Ashley Rodriguez : 5:43
Oh, thats different
Stewart J Guss : 5:44
So yeah, or a business owner, a small business owner. So sometimes it gets a little more complicated and we have to either look at past earnings.
Ashley Rodriguez : 5:53
Stewart J Guss : 5:53
projections for growth are projections for what revenue would have been and it becomes a little bit less clear. I’ve also I also had one case where I represented a highly scouted baseball player. So he was being scouted by a couple of major league baseball teams. He was in a wreck his he was a pitcher, his pitching shoulder sustained a lot of damage ended his career. That case got very tricky and
Ashley Rodriguez : 6:25
the potential of what could of been
Stewart J Guss : 6:26
Exactly. So it’s very that at the end of the day, we were able to get that resolved pretty well for him and he was pretty happy with it. But you know, sometimes I’m only bringing this up as to make the point that sometimes the question of income can be very, very complex.
Ashley Rodriguez : 6:43
What if it’s like a regular person and they’re injured for life? Do you get to consider even what they are making now forever? Or is it a possibility of like raises and what they could have made?
Stewart J Guss : 6:56
Yeah, yes, we absolutely amortize their income into the future. We also if they need, if they’re going to need medical care or support care, we can make a life care plan. So yeah, anything any additional expense that a client will incur as a result of their injuries, or anything that they have lost or will lose in the future, we’re going to we’re going to take our time and and calculate that to make the argument for the largest possible recovery. Now, what’s really heartbreaking sometimes we run into the situation where someone may be hurt pretty bad, but unfortunately, there’s only so much insurance coverage. And those situations can be heartbreaking. But even with that, you know, we still try and do our best to maximize our reductions when we settle the case and do everything we can to maximize the net recovery to the client.
Ashley Rodriguez : 7:50
And that’s why it’s so difficult because everything is so personal and so many different factors.
Stewart J Guss : 7:55
It varies from Yeah, every every personal injury cases unique They’re oftentimes factors that they have in common rear, I was rear ended at a stoplight, or someone ran a stop sign and hit me broadside that we see a lot of but each one of those events that occur have a completely unique set of circumstances, different people involved.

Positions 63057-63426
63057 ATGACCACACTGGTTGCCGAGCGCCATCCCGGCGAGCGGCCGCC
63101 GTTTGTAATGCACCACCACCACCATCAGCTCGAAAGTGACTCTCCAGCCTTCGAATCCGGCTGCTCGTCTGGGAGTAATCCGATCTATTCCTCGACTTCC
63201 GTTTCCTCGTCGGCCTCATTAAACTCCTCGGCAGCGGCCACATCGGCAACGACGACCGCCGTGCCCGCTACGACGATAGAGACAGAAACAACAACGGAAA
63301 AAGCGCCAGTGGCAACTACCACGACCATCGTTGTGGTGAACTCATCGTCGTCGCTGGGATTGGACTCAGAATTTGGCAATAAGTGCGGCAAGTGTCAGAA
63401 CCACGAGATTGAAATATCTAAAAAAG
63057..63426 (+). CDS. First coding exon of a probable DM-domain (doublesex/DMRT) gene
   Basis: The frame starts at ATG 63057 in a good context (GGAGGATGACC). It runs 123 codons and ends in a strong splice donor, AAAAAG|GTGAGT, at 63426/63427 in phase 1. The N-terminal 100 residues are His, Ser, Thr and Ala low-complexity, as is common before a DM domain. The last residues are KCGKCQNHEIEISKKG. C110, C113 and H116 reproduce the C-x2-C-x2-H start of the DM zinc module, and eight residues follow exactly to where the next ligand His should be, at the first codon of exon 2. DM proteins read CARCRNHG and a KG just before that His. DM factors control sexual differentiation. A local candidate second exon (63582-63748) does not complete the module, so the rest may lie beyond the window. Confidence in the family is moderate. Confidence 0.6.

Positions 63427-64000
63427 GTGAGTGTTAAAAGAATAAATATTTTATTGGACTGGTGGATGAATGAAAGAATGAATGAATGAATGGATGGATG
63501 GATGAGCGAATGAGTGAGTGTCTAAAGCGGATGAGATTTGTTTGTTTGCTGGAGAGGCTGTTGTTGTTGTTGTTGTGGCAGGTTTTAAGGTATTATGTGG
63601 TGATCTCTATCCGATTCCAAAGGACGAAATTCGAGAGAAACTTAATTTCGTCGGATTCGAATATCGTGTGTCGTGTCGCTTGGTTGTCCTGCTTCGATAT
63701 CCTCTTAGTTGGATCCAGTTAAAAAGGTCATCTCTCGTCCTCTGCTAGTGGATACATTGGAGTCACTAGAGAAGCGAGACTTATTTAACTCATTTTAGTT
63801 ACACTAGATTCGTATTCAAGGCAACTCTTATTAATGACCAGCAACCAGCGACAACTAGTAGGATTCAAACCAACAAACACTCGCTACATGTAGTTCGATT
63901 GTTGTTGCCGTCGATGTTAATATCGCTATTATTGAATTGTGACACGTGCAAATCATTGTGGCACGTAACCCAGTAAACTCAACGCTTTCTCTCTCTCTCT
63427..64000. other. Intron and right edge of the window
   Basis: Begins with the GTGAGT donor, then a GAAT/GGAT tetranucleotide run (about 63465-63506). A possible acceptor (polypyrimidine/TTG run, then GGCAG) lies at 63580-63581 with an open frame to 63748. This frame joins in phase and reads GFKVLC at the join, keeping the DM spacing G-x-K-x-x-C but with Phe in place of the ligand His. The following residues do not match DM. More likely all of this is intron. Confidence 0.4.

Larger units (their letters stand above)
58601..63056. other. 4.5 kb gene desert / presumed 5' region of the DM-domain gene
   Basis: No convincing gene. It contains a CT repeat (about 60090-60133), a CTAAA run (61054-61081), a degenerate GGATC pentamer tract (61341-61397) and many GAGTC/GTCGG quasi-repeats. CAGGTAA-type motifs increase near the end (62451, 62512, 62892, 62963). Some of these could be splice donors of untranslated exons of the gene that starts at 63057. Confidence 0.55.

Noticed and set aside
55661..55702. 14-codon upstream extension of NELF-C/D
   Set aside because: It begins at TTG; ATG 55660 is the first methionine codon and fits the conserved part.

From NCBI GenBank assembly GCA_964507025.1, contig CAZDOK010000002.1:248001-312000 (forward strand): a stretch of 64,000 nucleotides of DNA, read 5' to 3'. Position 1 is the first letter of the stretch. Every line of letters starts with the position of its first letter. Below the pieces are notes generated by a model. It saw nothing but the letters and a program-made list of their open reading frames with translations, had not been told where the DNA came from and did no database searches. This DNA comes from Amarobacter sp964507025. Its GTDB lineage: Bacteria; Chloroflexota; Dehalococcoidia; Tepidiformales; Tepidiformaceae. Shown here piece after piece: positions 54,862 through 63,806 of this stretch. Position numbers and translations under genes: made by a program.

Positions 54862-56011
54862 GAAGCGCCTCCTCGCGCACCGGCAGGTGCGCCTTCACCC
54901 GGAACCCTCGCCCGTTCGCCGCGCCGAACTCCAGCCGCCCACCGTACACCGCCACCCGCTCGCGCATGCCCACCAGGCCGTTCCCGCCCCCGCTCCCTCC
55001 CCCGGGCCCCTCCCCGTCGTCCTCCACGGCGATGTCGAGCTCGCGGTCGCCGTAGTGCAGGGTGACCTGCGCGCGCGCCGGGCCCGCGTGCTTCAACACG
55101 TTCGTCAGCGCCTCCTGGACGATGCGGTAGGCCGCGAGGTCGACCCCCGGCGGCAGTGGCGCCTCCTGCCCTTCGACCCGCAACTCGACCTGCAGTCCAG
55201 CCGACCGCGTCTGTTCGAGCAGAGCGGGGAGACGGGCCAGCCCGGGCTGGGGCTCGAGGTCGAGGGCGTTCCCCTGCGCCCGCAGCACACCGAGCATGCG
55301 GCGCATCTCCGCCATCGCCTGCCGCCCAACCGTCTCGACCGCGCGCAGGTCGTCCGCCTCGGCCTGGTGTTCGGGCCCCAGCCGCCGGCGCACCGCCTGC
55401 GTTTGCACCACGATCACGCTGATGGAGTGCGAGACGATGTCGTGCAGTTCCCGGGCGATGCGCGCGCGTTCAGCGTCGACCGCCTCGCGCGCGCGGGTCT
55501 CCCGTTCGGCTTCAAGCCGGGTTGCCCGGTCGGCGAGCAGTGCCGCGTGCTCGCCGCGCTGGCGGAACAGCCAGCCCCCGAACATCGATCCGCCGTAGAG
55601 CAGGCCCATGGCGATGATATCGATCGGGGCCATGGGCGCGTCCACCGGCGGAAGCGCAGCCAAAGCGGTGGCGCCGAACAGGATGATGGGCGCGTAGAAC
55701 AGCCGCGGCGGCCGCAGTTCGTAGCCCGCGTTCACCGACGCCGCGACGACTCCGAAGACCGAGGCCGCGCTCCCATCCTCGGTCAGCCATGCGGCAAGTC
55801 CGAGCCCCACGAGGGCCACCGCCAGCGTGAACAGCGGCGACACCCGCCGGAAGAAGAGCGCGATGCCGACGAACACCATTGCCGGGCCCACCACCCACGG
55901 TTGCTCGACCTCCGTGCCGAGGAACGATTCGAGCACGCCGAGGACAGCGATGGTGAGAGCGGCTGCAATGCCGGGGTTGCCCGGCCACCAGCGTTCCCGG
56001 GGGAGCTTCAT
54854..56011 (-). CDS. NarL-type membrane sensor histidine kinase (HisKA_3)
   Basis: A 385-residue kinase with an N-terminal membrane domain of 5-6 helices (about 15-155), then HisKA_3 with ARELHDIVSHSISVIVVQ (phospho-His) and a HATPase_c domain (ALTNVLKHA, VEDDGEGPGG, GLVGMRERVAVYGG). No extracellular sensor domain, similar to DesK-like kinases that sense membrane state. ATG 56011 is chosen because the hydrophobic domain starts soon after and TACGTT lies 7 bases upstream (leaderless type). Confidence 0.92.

Ashley Rodriguez : 8:19
different speeds even
Stewart J Guss : 8:20
different speeds, different different injury levels. Yep. So so the one other, there’s one other factor I want to talk about, and that’s in terms of establishing value, that’s pain and suffering. And a lot of people you know, fortunately, there’s some jokes and some laughter about that. And the insurance companies have done a good job of, of making that seem like a joke recovery. Like that’s how people quote unquote, take advantage. Well, the fact is, if you’ve ever been in a car accident, and you’ve sustained injuries, you know that pain and suffering is absolutely no laughing matter. So that’s one of the factors that we that’s one of the factors that goes in to determine the value. And so I think we’ve hit so medical, medical bills past and future, disfigurement, disability, pain and suffering, I off the top of my head, I can’t I don’t have notes. So I can’t tell if I’m missing anything. But that’s the meat and potatoes of what we see most of the time. I’m sure that one of my lawyer friends listening to this will say, hey, you forgot about x, and email me and then I’ll have to come back and we can do another podcast about it. So we’ve had a good discussion today about how we calculate the value of the case or you know, the factors that can affect the value of the case. A lot of this comes into play, of course, because personal injury lawyers work on a contingency fee basis. That is to say we get a percentage of whatever it is that we’re able to recover on behalf of our clients. Quite frankly, if we don’t win, we don’t get paid. Yeah. Now, that is one of the unique benefits of hiring a personal injury lawyer is that you don’t need to have any money in your pocket when you walk into the office, you get excellent representation, and it doesn’t cost you any money up front. This is not true for all lawyers. So there are some lawyers that actually charge by different methods. And some of them even charge a flat fee. And today’s lawyer joke has to do with one of those lawyers. All right, one flat fee, flat fee lawyer. So a client comes in to see a famous lawyer who charges a flat fee. The client asks, Can you tell me how much you charge? The lawyer answers? Of course, I charge $500 to answer three questions. The client says Well, that’s a bit steep, isn’t it? The lawyer says yes. What’s your third question?
Ashley Rodriguez : 11:01
Stewart J Guss : 11:08
But the good news is we do not charge by the question so if you have any questions or want any more information about anything in today’s podcast, or anything that we discussed on any of our podcasts, please feel free to reach out. We are here to help inform the public. We will continue breaking down the law. Feel free to contact us if you have been injured at 281-783-3934
Since starting his firm in 1999, Stewart J. Guss has had the honor of representing clients from all over the world, helping them recover from even the most catastrophic injuries.
Today, thanks to a strong belief in those values of compassion, respect, and approachability, the firm has grown to employ over 120 legal professionals in numerous offices across 4 states, with nationwide reach.